Research Could Cut Energy Use of High-Tech EquipmentWednesday 18th November 2015
Certain technologies demand very high energy use, such as high-tech medical technology. As these technologies have life changing effects, hence it can be difficult to alter the energy demand and to make energy savings. But a new discovery by physicists at the University of Maryland could hold the key to the construction of inexpensive, broadly useful, and portable particle accelerators in the very near future.
The team has accelerated electron beams to nearly the speed of light using record-low laser energies. Generally speaking, the approach works by shooting a laser pulse into plasma, which is a gas (in this case, hydrogen) that has been fully ionized to remove all the electrons from the gas atoms. An intense laser pulse can create a plasma wake that follows the laser, much like the water wake that trails a speedboat. A bunch of electrons following the initial laser pulse can “surf” the waves of this wake, accelerating to nearly the speed of light in millionths of a meter.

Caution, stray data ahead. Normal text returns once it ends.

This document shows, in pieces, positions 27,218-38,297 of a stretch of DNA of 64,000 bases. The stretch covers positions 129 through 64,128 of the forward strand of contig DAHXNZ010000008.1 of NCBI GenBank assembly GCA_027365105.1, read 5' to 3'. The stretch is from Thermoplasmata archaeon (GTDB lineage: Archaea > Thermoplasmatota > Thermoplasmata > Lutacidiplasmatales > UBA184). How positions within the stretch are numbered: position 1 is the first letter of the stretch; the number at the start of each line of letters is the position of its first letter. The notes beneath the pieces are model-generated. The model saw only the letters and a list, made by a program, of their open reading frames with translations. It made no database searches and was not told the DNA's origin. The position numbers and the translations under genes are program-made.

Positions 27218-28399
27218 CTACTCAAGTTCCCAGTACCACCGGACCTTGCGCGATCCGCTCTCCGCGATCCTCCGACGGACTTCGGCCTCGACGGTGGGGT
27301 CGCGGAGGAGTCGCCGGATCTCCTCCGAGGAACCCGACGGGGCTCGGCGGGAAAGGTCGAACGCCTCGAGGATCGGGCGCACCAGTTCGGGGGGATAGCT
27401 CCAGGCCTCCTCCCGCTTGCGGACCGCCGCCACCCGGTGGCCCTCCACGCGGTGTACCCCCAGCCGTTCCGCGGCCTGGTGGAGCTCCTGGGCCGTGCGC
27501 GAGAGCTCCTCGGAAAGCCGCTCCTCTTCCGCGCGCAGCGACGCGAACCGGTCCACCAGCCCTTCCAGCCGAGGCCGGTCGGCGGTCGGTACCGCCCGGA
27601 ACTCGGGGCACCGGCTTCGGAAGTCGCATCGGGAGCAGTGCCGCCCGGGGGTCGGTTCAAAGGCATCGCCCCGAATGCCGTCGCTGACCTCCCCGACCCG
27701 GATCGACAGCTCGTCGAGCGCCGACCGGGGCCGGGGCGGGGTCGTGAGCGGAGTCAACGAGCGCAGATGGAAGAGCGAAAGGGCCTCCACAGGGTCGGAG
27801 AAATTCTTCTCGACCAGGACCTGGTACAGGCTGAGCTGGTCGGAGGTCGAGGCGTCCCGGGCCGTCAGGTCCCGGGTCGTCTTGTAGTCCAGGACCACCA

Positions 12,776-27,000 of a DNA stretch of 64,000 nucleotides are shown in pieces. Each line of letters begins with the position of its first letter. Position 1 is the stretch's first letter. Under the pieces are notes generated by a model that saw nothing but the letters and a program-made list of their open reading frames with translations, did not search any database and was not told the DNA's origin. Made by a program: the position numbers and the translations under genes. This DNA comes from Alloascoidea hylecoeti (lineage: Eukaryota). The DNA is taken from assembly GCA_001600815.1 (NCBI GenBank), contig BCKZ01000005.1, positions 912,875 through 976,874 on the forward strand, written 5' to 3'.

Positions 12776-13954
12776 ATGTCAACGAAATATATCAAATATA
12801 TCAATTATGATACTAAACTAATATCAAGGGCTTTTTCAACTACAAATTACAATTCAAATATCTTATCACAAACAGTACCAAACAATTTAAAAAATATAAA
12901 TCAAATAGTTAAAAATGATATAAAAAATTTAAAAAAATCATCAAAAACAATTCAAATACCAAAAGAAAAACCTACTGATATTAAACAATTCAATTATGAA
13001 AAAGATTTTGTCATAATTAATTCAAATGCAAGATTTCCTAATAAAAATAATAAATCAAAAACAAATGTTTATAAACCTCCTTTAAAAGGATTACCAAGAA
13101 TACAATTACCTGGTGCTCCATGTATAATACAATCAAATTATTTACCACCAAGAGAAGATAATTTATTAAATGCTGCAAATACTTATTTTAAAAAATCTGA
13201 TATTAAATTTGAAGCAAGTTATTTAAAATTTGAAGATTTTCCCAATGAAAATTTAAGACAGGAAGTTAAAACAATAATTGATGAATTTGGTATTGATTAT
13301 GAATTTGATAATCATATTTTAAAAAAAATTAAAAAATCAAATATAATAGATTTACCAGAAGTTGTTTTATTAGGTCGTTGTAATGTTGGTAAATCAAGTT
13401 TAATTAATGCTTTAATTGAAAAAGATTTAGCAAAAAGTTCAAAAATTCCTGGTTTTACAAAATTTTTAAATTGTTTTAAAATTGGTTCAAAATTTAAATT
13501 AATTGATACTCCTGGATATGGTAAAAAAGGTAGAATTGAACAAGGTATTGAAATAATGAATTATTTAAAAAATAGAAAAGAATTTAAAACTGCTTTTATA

Previously efforts needed much bigger laser energies to accomplish this effect. So Howard Milchberg a professor of Electrical and Computer Engineering the senior author of the study. and his team tried a different approach, instead they started forcing the plasma itself to transform a weak laser pulse into a very intense one.
The UMD team took advantage of a self-focusing effect, drastically increasing the density of the plasma to as much as 20 times that used in typical experiments. In the process, they dramatically reduced the laser pulse energy needed to initiate the relativistic self-focusing and thereby generate a strong plasma wake.
The UMD laser-driven accelerator produces a beam of electrons and radiation, including gamma rays, which can be used for safe medical imaging and other applications without the need for significant levels of radiation shielding outside the beam path. The secondary effect is that they accelerated the beams to almost the speed of light in less than 1 millionth of a meter.
Immediate applications, such as ultra-fast medical and scientific imaging, the main barriers to laser-driven acceleration are cost, complexity, and portability plus reducing the energy needed for such applications.
To read the technical details go to the article by Matthew Wright on the UMD website.
Wednesday 18th November 2015